Prior to sailing, on April 22, the German Embassy in Washington, DC, issued a notice, saying: “Notice!
Travellers intending to embark on the Atlantic voyage are reminded that a state of war exists between Germany and her allies and Great Britain and her allies; that the zone of war includes the waters adjacent to the British Isles; that, in accordance with formal notice given by the Imperial German Government, vessels flying the flag of Great Britain, or any of her allies, are liable to destruction in those waters and that travellers sailing in the war zone on the ships of Great Britain or her allies do so at their own risk.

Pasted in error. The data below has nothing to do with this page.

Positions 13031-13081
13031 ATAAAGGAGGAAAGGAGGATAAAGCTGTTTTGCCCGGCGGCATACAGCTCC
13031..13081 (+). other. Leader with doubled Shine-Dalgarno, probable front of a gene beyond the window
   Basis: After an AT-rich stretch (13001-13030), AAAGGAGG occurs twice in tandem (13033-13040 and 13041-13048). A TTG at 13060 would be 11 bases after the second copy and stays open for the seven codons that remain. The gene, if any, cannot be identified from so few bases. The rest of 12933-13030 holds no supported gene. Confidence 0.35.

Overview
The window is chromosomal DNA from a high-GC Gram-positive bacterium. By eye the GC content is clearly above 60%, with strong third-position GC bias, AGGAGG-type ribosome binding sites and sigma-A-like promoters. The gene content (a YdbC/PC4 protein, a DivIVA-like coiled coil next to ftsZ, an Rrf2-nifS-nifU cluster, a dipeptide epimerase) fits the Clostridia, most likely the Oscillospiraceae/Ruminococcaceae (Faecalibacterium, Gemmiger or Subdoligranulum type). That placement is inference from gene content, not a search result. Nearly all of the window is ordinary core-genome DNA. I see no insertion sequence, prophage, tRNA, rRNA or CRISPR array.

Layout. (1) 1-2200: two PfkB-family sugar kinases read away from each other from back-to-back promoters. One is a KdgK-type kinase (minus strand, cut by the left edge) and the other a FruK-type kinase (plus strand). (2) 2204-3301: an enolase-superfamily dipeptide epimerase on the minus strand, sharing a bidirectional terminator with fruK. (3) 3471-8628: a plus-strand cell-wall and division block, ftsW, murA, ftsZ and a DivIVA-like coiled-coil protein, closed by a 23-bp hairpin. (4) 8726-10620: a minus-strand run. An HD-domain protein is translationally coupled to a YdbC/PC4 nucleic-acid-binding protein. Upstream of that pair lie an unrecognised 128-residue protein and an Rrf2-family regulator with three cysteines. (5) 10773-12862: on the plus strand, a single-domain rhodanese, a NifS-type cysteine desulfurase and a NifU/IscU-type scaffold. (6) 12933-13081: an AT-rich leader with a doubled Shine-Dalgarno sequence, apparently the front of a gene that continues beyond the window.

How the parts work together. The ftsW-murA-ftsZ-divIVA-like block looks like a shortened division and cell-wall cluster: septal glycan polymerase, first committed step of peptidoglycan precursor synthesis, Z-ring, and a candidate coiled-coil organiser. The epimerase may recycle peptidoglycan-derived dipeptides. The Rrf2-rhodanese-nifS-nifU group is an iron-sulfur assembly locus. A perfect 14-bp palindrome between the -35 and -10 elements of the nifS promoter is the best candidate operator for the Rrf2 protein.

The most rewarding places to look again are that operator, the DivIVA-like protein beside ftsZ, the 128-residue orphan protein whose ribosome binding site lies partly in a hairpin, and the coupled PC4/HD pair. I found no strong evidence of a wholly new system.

Imperial German Embassy
Washington, D.C. 22nd April 1915
The Cunard Line owned ship, left port 2 hours late, owing to passengers from another ship being forced to change to the Lusitania. The other ship had been requisitioned
Six days later, on Friday, May 7, the ship was torpedoed by German U-boat U-20.
The sinking of the Lusitiania, turned public opinion against the German cause in World War I, and directly contributed to the eventual entry of American Armed Forces into the conflict.